Take Control of CrashPlan
Book Review

On October 29, 2012, in Book Review, Macintosh, Review, by Elisa Pacelli

Take Control of CrashPlan
Author: Joe Kissell
Publisher: TidBITS Publishing, Inc
Price: $15.00
138 pages, ebook-PDF format
ISBN: 9781615424047

You’ve heard it before: backup, backup, backup. You’ve also heard how you should back up to a bootable clone, using software like Super Duper or Carbon Copy Cloner, and have another backup from which you can retrieve individual files, like Time Machine. Finally, you should also have your files backed up off site.

I recently purchased a one year subscription to CrashPlan for my off site backup. I immediately told the software to upload my entire hard drive. Twelve days later it finished. Oh how I wish I had read Take Control of CrashPlan before I clicked the upload button.

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About Elisa Pacelli

Elisa is a wife, mother to 3 boys, "creative genius", and all-around techno geek. She enjoys reading, quilting, knitting, cruising to Caribbean beaches, and learning new things in the technology world. In the evenings Elisa can be found knitting while listening to podcasts or watching Netflix on her iPad. Listen to her podcast, 3 Geeky Ladies, co hosted with Suzé Gilbert and Vicki Stokes.

Take Control of Easy Backups in Leopard – ebook Review

On February 13, 2008, in Book Review, by Russ Walkowich

Take Control of Easy Backups in Leopard
Company: TidBits TakeControl Ebooks

Price: $10.00
83 pages

Joe Kissell is at it again; this time with an ebook entitled “Take Control of Easy Backups in Leopard” designed to make the practice of backing up your Mac an easy-to-do experience. The three most important points that I see that he brings to the table are:
• Use Time Machine or another backup program to store archives
of your files
• Create a bootable duplicate of your startup volume and update it
• Keep at least one backup copy of your important data
somewhere safely away from your computer.

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About Russ Walkowich

Russ Walkowich is the longest contributing member of MyMac, starting back in 1995. He has served as writer, author, editor, and spiritual guide to a tribe of MyMac Founders in all that time.

Tech Tips
My Mac Magazine #22, Feb. ’97

On February 1, 1997, in Tech Tips, by Abraham Amchin

Welcome to 1997! As My Mac now has technical writers for the lesser experienced crowd, this column will start to focus on the technical support level closer to what I deal with every day. This month’s column is about backups – something I had to personally deal with on my 7500 at home.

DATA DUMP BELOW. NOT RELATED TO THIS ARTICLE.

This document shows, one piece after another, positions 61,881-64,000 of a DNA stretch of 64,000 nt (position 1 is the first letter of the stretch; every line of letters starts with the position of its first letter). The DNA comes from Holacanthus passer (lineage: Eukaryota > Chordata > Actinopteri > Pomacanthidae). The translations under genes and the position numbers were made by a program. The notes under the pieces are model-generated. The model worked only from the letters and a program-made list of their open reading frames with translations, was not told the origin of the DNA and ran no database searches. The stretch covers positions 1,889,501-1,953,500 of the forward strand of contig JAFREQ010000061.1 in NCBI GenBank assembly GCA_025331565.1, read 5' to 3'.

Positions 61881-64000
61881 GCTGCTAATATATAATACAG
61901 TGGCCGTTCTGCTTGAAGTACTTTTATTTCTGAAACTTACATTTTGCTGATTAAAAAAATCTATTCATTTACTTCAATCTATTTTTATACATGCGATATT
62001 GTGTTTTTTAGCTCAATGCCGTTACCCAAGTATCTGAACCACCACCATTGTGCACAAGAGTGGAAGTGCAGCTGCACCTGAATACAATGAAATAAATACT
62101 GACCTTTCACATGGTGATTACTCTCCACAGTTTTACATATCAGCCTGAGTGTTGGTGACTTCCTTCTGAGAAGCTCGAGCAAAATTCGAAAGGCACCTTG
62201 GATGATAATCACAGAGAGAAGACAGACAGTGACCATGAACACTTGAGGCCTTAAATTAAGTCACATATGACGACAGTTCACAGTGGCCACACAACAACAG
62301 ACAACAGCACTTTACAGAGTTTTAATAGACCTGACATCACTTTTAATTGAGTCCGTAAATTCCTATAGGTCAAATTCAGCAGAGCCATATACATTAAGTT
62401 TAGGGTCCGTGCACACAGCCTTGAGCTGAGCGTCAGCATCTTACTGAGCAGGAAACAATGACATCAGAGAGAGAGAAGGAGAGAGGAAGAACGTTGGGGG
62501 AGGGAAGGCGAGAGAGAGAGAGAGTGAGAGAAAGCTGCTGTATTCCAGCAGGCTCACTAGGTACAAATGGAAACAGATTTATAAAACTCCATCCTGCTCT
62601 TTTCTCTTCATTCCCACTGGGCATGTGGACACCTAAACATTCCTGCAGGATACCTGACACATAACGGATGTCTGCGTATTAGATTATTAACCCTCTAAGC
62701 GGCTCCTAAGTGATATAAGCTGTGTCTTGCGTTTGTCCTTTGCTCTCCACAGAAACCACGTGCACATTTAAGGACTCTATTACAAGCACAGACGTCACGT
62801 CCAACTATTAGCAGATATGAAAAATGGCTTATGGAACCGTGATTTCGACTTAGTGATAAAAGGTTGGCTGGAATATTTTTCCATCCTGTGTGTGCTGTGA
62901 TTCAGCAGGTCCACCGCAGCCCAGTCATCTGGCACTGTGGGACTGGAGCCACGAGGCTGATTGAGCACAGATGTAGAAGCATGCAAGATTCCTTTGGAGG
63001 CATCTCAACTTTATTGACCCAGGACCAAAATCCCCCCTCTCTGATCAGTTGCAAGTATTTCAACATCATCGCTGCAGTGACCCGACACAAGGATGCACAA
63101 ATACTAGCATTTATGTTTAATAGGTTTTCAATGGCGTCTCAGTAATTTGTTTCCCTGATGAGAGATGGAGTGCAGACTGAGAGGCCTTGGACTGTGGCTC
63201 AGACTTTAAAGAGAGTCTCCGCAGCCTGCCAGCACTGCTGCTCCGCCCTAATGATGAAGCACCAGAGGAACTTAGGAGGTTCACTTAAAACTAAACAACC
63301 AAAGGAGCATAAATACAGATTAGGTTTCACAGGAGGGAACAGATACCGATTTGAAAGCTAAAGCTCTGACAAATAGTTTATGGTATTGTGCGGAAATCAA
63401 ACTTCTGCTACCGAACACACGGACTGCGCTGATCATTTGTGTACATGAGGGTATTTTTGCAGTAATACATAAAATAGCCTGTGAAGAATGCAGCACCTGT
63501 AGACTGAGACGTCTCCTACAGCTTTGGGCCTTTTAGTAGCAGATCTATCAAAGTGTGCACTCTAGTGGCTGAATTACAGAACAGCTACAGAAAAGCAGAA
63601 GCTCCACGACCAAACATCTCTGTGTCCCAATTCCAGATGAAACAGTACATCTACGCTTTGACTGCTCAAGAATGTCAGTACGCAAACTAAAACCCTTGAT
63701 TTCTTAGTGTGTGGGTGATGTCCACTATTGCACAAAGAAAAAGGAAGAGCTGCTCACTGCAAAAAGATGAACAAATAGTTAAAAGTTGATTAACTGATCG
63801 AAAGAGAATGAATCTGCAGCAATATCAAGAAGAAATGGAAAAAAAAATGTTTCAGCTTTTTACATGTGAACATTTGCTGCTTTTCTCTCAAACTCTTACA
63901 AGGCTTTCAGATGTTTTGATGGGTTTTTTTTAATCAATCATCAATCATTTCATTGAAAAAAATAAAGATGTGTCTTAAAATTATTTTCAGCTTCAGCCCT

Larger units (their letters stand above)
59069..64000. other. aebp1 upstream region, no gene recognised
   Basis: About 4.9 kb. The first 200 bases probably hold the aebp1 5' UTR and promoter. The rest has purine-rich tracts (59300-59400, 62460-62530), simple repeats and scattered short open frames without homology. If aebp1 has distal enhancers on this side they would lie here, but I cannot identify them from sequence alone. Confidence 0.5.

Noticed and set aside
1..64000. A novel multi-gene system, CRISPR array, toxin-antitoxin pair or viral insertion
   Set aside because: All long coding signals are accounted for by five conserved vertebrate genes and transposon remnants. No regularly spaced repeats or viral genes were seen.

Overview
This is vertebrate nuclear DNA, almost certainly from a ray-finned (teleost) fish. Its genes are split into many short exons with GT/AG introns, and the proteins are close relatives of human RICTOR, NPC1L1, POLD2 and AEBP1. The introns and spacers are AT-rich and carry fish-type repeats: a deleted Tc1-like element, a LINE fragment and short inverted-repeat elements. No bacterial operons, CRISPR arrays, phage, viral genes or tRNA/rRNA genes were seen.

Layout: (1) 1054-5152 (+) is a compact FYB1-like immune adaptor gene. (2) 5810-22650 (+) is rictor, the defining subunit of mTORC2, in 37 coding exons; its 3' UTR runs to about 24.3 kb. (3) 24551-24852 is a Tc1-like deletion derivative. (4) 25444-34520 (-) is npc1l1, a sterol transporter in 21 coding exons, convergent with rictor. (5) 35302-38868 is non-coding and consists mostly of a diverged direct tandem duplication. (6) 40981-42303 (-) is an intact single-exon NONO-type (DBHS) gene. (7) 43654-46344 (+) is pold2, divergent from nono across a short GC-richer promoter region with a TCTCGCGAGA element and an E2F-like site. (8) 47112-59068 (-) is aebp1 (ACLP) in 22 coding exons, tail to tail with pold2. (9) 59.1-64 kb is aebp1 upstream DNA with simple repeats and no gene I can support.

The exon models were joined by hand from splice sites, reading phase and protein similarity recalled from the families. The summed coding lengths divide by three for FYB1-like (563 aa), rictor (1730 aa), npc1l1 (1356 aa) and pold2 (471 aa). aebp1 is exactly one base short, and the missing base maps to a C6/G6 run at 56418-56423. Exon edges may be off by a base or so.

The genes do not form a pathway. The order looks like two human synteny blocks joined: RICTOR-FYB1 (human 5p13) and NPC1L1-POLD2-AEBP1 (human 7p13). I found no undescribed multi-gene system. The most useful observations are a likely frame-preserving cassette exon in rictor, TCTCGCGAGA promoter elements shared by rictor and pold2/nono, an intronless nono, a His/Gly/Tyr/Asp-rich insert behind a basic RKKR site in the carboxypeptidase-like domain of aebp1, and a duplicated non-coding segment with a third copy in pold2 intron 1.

To start with, do you back up your data? I’ll bet most of you will answer no. If you did answer no, do you have any idea how much data recovery costs? I do, as I do it commercially (and it isn’t cheap). What would you do if you lost your documents? Never thought of it that way? Hmmm… I know what you mean (I deal with clients everyday that have never thought of those questions).

At work, I run Retrospect® from Dantz every night that backs up everyone on my network, including the servers, to a DAT drive. I change tapes frequently and have a schedule that keeps everything current. Does it work? Absolutely! I’ve had hard drives completely fail that I couldn’t recover data from, but the backup still had everything on it. There has also been the occasion that a user has deleted the “Oh, so darn important” file, again. I just pull it off the tape.

At home is a different story. I keep over 5 gig of data on line. Do I backup? Heck no! I’m the tech after all, why should I back up? Well, New Year’s day, my primary internal drive failed. After spending 8 hours recovering, I was able to get everything back, except for a few files, which I only lost a couple hours of work on. The loss of data wasn’t the issue, spending my time on it was. Do I backup now? Well, sort of…. I back up the critical files to my Zip drive, the rest I just watch closely. There is a new DAT drive ordered from APS however, so I will keep everything precisely archived in the future.

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